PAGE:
Charles Cummings says he and his fellow owners at Interval International are being charged “upgrade fees per unit” of $99 without warning.
Can timeshare companies do that?
And what do these extras cover? Do the companies have any responsibility to give their members a heads-up on new fees or any information about their purpose?
Cummings isn’t looking for a refund for the fees. He contacted our forum advocates to ask these questions and to warn other Interval members, current and potential, about these upgrade fees.
Interval, an operating division of Interval Leisure Group, is a timeshare company based in Miami, with a network of more than 3,000 resorts in more than 80 countries. According to its website, “Interval provides its members — vacation owners from around the world — with comprehensive exchange services and a variety of other exciting benefits that offer value and convenience at home and on the road.”
Timeshares, including Interval, issue “points” to their owners, as opposed to deeds to the properties. The owners are supposed to be able to use these points to stay at any resort operated by the timeshare company and are responsible for maintenance and property taxes.
Participation in an Interval timeshare involves acquiring an initial Interval membership and a “Vacation Interest,” which is defined in Interval’s Buyer’s Guide as “possessory rights, occupancy rights, or usage rights in accommodations and related facilities for a period of time during any given year.” An Interval member in good standing is then eligible to participate in Interval’s “Exchange Program,” in which members request and make deposits to confirm accommodations at Interval’s resorts.
On June 26, Interval instituted unit-size upgrade fees with no notice and no explanation. Interval members who were trying to exchange timeshares found themselves paying $99 per unit for each additional room added to their booking. A member trading up from a studio to a three-bedroom unit would be billed an extra $297 [sic] (the actual exchange fee of $179 plus the $99 upgrade fee) [plus an unexplained difference of $11].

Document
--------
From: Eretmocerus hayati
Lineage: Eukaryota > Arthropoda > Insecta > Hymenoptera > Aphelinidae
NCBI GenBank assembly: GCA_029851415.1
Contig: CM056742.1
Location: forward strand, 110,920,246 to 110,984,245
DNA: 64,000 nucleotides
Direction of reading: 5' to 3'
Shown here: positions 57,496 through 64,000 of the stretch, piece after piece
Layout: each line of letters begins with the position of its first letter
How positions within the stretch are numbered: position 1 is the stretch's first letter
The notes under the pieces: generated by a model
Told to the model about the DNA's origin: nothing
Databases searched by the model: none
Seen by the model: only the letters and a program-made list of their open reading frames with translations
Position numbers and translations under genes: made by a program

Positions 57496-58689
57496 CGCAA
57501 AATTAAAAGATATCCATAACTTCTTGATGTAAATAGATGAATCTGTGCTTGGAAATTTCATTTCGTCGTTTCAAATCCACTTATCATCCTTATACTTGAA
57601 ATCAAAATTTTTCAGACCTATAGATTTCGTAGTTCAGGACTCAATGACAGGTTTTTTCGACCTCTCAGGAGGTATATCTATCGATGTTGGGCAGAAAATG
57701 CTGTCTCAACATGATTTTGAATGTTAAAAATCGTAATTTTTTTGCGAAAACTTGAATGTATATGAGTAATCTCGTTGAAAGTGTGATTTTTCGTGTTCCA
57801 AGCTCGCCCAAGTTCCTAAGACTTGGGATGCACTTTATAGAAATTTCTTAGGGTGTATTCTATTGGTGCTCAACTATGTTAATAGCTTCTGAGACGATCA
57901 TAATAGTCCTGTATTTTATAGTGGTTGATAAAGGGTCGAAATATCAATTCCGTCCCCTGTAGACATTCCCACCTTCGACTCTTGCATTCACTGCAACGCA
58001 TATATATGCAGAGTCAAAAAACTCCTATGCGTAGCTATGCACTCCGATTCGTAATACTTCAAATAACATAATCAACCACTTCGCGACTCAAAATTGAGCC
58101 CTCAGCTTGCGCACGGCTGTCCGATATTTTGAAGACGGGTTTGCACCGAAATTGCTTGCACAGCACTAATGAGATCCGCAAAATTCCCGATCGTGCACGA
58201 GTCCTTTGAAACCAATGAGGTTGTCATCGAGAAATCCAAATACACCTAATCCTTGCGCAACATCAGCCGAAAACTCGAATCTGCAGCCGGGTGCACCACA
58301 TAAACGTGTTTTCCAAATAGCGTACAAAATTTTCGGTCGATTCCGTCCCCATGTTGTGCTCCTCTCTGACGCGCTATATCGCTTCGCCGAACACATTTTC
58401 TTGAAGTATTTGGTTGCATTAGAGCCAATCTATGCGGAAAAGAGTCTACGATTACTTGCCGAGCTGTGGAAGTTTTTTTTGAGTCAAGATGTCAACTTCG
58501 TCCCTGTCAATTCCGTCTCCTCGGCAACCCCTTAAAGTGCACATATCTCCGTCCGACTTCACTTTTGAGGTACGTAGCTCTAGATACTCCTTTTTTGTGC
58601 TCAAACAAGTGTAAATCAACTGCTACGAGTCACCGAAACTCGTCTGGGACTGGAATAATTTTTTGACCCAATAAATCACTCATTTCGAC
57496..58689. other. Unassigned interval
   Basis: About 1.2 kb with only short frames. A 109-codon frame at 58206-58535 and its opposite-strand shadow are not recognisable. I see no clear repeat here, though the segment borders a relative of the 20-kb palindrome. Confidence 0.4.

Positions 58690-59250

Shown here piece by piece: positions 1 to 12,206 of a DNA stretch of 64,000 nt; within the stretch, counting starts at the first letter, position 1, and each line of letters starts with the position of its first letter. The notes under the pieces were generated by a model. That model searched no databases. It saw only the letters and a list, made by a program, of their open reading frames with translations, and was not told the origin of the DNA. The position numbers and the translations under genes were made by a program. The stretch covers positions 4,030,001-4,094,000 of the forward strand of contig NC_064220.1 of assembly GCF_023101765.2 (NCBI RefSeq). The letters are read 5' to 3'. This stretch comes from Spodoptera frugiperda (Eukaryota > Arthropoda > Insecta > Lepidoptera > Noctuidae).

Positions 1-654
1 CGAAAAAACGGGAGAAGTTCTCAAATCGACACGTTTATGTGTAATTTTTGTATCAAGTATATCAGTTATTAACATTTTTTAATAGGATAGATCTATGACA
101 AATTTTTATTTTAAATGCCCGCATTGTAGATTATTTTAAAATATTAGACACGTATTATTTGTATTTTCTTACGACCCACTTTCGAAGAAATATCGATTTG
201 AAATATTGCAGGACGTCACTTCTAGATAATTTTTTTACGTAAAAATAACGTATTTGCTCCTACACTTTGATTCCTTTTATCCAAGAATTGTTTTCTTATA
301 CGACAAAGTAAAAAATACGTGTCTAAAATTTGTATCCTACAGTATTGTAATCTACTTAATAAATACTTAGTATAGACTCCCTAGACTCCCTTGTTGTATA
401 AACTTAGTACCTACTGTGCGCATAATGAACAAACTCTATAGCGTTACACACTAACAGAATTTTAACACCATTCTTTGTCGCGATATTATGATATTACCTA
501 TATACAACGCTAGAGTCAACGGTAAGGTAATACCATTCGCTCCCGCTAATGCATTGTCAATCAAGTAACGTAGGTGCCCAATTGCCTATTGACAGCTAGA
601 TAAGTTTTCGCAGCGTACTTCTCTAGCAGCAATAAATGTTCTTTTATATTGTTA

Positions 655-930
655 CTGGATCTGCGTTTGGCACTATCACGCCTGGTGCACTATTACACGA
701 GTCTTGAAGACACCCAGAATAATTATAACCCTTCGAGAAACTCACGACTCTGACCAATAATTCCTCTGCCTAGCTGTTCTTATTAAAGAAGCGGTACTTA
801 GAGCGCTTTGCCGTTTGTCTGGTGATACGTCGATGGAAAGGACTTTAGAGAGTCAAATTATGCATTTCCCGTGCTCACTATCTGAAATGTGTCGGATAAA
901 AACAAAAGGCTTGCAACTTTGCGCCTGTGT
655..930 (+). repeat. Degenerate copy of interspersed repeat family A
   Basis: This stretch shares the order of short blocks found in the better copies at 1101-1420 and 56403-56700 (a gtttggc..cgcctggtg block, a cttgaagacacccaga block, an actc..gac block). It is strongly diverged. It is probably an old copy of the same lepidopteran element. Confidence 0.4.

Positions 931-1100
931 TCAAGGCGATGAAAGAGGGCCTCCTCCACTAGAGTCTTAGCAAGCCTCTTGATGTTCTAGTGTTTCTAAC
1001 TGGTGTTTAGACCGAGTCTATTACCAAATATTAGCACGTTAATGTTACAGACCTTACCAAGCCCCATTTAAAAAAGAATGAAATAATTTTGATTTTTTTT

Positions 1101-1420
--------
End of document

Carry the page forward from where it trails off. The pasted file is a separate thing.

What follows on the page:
According to Yvette Battalla, a spokeswoman for Interval, the following notice was posted in a forum on Interval’s website in response to complaints about the fees:
We have heard your concerns and apologize for not providing advance notice about the new unit-size upgrade fee. We assure you that we will improve our communications in the future.
Prior to launching this fee, we reviewed data and conducted member research to better understand member behavior and inventory utilization. We learned that members often confirm larger units than are necessary to accommodate their travel party.
This finding, along with the fact that points-based members already relinquish more points when receiving a larger unit, the trend toward shorter booking windows, and other factors, influenced the introduction of the unit-size upgrade fee. As always, if a unit-size upgrade is offered during Flexchange, there is no additional fee. [Flexchange is a service offered by Interval for vacation exchange requests within 59 days of the desired dates of stays.]
The unit-size upgrade fee supports Interval’s commitment to providing comparable exchanges to members around the world. Our inventory control and optimization processes are designed to create the greatest number of exchange opportunities possible for members, while maintaining fairness across the system.
According to this notice, Interval is charging more for upgrades because it found that its members are confirming larger units than it thinks they need. A family of four might be confirming bookings and paying for three-bedroom units, only to be charged the upgrade fee because Interval thinks they only need two bedrooms. But since when is it up to a company, even a vacation rental company, to decide for its customers what their needs are? Shouldn’t the company be listening to its customers explaining their needs and working to accommodate them?
And neither the notice nor anything else on Interval’s site indicates exactly what the fees cover. Are they being used to pay higher utility bills or for renovations to common areas? Do they cover higher salaries, benefits and perks for employees of Interval? We don’t know — and more importantly, neither do the members.
In addition to the lack of transparency about why these fees were imposed, the lack of advance notice to Interval’s members that they would be charged these fees is troubling. Interval’s Buyer’s Guide indicates that:
All fees may be increased from time to time by II [Interval International], at its sole discretion. Members will be advised of any such increases through II’s regular publications or on II’s website, IntervalWorld.com.
This provision notwithstanding, Interval should have notified its members about the upgrade fee prior to invoicing them for their stays, and it needs to be specific about what those fees actually cover. If its inventory of larger units is smaller than its members are confirming, then it should adjust its marketing and clearly indicate how many units are available rather than second-guessing its members’ needs.
What we have here is a failure to communicate – and Interval’s customers are the ones paying for it.